Londres [i.e., Paris?]: 1787.
xxiv, xlviii, 344 pp. 1 vols. 8vo. Advocates of French-American Commerce. Nineteenth century red calf spine, marbled boards, edges untrimmed. Title page a bit soiled. Very good Howes C464; Kress B1169; Goldsmiths 13307; ESTC T109594; Sabin 13516. Item #264672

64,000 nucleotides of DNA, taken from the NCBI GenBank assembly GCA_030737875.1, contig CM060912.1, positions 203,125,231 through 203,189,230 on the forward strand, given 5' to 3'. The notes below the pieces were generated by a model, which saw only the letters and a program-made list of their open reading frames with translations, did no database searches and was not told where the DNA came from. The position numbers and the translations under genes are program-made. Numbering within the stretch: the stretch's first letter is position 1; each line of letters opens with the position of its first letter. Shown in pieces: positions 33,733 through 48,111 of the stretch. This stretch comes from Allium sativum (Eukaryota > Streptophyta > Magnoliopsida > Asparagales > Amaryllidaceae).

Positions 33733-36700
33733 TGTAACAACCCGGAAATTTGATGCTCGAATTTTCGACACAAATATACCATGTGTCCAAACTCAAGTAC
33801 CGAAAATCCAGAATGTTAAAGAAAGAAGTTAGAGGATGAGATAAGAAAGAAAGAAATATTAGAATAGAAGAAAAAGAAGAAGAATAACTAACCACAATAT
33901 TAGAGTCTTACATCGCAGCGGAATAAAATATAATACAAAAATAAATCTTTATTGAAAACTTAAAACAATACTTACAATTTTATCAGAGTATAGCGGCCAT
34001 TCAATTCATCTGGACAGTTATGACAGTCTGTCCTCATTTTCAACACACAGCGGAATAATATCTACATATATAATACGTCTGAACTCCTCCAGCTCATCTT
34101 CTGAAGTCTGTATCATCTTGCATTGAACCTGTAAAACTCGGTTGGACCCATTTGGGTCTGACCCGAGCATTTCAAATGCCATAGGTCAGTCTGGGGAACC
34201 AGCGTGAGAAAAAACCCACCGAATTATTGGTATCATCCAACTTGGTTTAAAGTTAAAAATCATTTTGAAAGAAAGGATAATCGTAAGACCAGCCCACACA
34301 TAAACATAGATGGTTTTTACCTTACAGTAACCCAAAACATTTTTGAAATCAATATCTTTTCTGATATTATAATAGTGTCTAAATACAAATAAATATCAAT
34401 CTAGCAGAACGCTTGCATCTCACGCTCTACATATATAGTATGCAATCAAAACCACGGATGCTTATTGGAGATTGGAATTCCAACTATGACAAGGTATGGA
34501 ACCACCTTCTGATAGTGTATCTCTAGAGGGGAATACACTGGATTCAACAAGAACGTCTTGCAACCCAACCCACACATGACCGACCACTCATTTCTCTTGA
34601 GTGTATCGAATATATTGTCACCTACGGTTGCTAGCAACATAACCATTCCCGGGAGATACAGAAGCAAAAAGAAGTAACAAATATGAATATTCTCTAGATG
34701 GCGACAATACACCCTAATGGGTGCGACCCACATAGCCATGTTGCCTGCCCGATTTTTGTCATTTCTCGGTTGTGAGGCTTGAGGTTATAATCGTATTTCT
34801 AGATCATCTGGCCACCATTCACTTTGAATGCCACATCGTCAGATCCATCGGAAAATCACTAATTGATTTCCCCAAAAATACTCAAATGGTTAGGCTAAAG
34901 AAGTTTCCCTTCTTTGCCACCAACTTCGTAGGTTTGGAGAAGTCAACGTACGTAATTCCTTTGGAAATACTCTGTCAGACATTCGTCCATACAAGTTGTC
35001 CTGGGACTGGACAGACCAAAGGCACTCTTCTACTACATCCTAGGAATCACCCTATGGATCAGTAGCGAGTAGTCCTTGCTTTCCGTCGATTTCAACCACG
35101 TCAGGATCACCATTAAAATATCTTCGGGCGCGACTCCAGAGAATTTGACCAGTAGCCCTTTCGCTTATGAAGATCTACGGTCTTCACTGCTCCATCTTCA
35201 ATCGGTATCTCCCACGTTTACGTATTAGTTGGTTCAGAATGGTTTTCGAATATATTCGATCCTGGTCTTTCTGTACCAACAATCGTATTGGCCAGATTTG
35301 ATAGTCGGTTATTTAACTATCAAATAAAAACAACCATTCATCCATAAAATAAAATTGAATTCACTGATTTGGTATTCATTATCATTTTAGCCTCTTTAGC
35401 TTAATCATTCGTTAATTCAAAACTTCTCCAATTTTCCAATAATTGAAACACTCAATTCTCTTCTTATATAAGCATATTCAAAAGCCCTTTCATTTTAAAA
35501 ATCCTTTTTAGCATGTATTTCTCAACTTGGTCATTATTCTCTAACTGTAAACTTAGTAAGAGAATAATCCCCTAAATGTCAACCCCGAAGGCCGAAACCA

A highly important work of political economy, published in Paris under a false imprint, and designed to stimulate investment in the United States by the French. Brissot was one of the most pro-American French thinkers of the period; he later wrote a well-known work on his American travels, and later died in the Terror. This work seeks to enlighten the French and American public about the possibilities for mutually beneficial investments. Dedicated to the American Congress and the "friends of America in both worlds," it reviews a number of economic issues, such as balance of trade, the superior benefits of French manufactures for American markets, why French wines and oils were better than any that could be produced in the U.S., and a broad range of specific products. Various American products ranging from rice to furs are then discussed. In the end the authors include a prospectus for their proposed "Societe Gallo-Americaine." Claviere and Brissot worked together on a number of political tracts, and both believed that the example of America's fledgling democracy held the key to France's future.
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